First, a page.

This Saturday, The National Archives and its Presidential Libraries will be at the National Air and Space Museum’s annual Space Day.
We’ll be hosting activities including:
- A Mission Checklist hunt for Apollo-related items at the National Archives and the Air and Space Museum in Washington, D.C.
- A Presidential Pop Quiz on U.S. Presidents and the Space Program.
Want a head start on your Mission Checklist? These Moon Tongs were used by Apollo mission astronauts to collect lunar samples.
The tongs are from the holdings of the Nixon Presidential Library and can be seen for a limited time in the “Nixon and the U.S. Space Program” display at the National Archives in D.C.
Close-up view of a set of tongs, an Apollo Lunar Hand Tool, being used by Astronaut Charles Conrad Jr., to pick up lunar samples during the Apollo XII mission, November 19, 1969. Photo courtesy of NASA.
This set of tongs was used to collect lunar samples from the “Ocean of Storms,” the largest dark spot on the Moon’s surface, during the Apollo XII mission. It was presented to President Nixon by astronauts Charles Conrad, Jr., Richard Gordon, Jr., and Alan Bean.
This week marks the birthday of Duke Ellington. The American composer, pianist, and big band maverick was born on April 29, 1899 in Washington, D.C.
This photograph was taken on his seventieth birthday in 1969, when Ellington received the Presidential Medal of Freedom from President Nixon in the East Room of the White House.
-from the Nixon Library
White House Reunion at the Nixon Library
Although Presidential Library dedications are not the only settings for Presidential camaraderie, the ceremonies offer rare opportunities for the rest of us to see these men interact with each other.
When the Richard Nixon Presidential Library and Museum first opened as a private facility on July 19, 1990, it marked the first time that four Presidents were seen together at a public event. The ceremony featured speeches from then-President George Bush, and former Presidents Richard Nixon, Gerald R. Ford, and Ronald Reagan.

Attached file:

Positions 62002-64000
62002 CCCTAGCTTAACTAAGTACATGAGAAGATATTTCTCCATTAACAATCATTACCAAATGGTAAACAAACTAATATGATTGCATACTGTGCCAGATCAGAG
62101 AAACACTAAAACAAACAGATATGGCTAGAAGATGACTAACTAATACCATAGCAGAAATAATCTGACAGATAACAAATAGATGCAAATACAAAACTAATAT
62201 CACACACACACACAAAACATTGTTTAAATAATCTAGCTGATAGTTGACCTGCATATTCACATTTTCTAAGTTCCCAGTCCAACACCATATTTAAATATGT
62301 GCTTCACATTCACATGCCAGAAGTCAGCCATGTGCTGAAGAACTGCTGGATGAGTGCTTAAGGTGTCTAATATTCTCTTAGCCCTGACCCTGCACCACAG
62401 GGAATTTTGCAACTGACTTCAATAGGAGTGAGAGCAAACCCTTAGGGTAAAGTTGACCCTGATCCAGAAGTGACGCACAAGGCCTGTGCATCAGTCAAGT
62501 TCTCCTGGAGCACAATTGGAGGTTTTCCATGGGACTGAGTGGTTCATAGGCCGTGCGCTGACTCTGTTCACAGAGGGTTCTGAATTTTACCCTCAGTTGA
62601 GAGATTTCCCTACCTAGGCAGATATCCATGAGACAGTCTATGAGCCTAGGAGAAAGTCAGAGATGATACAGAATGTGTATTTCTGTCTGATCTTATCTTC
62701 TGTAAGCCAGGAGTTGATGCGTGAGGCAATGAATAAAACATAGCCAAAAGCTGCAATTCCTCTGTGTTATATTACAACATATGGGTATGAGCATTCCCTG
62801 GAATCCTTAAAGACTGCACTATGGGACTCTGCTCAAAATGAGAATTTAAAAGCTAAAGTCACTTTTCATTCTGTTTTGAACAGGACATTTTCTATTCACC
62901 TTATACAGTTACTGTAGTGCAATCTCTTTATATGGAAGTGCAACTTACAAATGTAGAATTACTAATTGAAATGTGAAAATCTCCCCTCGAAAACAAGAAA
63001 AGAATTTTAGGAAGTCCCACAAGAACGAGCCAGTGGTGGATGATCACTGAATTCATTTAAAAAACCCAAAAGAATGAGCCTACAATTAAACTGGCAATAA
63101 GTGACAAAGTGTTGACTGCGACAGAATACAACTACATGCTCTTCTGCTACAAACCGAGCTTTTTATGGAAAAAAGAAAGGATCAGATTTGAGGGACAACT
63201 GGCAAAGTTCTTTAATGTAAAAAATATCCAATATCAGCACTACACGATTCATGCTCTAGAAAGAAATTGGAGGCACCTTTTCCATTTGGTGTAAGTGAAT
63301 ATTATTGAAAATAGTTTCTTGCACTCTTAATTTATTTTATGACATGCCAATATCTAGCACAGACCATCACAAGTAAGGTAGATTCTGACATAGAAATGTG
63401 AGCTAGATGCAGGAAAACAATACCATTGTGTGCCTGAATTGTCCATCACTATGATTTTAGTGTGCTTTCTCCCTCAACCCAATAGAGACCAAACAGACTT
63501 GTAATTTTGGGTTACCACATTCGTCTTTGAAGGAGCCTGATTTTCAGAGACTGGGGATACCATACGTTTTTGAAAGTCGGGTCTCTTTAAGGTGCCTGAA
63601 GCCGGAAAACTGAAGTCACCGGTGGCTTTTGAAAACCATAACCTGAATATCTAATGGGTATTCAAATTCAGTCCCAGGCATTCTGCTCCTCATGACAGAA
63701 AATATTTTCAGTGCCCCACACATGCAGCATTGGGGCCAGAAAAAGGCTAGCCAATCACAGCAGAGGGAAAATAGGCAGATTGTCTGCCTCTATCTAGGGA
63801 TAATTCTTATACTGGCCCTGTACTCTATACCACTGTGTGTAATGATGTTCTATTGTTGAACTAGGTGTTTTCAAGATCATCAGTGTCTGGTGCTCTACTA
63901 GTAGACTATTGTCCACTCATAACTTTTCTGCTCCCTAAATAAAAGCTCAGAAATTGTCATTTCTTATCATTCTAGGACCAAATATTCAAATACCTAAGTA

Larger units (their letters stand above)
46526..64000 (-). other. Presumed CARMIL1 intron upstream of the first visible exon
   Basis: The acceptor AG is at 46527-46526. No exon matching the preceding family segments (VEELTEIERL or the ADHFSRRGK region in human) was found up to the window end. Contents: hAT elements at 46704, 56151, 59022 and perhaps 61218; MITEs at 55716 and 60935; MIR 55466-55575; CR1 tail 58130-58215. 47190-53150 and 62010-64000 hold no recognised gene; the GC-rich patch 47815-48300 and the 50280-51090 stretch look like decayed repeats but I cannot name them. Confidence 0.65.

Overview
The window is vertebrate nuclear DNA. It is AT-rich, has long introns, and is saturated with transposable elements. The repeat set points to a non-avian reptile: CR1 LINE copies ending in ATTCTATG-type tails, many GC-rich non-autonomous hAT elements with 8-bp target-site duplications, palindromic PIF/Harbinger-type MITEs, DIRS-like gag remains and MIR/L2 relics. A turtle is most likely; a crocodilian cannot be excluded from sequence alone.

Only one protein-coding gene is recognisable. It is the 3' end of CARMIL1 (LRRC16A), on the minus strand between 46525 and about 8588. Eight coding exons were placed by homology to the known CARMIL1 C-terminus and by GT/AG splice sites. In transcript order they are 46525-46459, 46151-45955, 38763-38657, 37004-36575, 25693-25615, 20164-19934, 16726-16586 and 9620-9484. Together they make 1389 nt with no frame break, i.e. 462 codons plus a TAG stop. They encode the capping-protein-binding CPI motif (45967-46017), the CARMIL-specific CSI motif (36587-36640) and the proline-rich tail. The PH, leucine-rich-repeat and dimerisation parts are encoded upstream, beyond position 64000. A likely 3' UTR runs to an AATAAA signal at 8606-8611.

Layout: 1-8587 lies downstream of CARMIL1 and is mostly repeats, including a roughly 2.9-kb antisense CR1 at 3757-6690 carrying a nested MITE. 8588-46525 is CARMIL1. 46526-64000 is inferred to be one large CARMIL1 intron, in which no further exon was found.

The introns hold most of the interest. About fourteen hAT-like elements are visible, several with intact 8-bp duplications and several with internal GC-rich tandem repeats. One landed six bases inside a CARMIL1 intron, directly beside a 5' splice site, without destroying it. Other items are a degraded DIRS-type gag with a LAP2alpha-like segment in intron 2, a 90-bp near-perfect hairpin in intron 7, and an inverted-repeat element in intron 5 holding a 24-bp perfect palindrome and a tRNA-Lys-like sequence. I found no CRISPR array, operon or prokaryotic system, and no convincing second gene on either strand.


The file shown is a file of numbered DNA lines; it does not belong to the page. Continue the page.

Seventeen years later, the Richard Nixon Presidential Library and Museum officially became a part of the Federally operated Presidential libraries system. On July 11, 2007, a ceremony was held to announce the partnership between the Richard Nixon Foundation and the National Archives.
Photo: The Richard Nixon Presidential Library and Museum dedication. July 19, 1990. Courtesy of the Richard Nixon Foundation.
A Quick History of Presidents and Presidential Library Dedications
It’s not often that all the living U.S. Presidents are together at one time, but on April 25, the George W. Bush Presidential Library and Museum will be dedicated to the American public. Although many dignitaries from around the world will attend, all eyes will likely focus on the gathering of men who have called the White House home.
In addition to George W. Bush, guests of honor will include current Commander-in-Chief Barack Obama, and former Presidents William J. Clinton, George Bush, and Jimmy Carter. Read More
-Gerald R. Ford, Jimmy Carter, Ronald Reagan, George Bush, and Richard Nixon at the Ronald Reagan Presidential Library dedication. 11/4/91.
-Dwight D. Eisenhower looks at a key to his Presidential Library at the dedication ceremony. 10/31/59.
-The George W. Bush Presidential Library and Museum.
President Nixon bowling at the White House Bowling Alley. 3/10/70.
The White House Bowling Alley first opened in 1947 while Harry S. Truman was in office. In 1955, it was moved across the street to the Old Executive Building.
Richard and Pat Nixon both enjoyed bowling, and so in 1969 they had a one-lane alley built beneath the North Portico using private funds.
Thomas Paine is selected as NASA’s Administrator on this day in 1969.
At 10:30 a.m. you and the Vice President will be escorted from your office to the Fish Room where you will be met by James M. Murray, President of the National Space club….”
Love it when the Presidential Daily Diary reads like an adventure game. The appendix pictured above is from Richard Nixon’s presentation of the Robert H. Goddard Memorial Trophy at the White House on March 5, 1969.
The trophy was presented to James Lovell, on behalf of the three Apollo 8 astronauts. After the ceremony, President Nixon announced that Thomas Paine had been selected as NASA’s third Administrator (thanks NASA History Office).
And if you are looking for a daily dose of space awesomeness, be sure to check out @NASAHistory.
-from the Nixon Library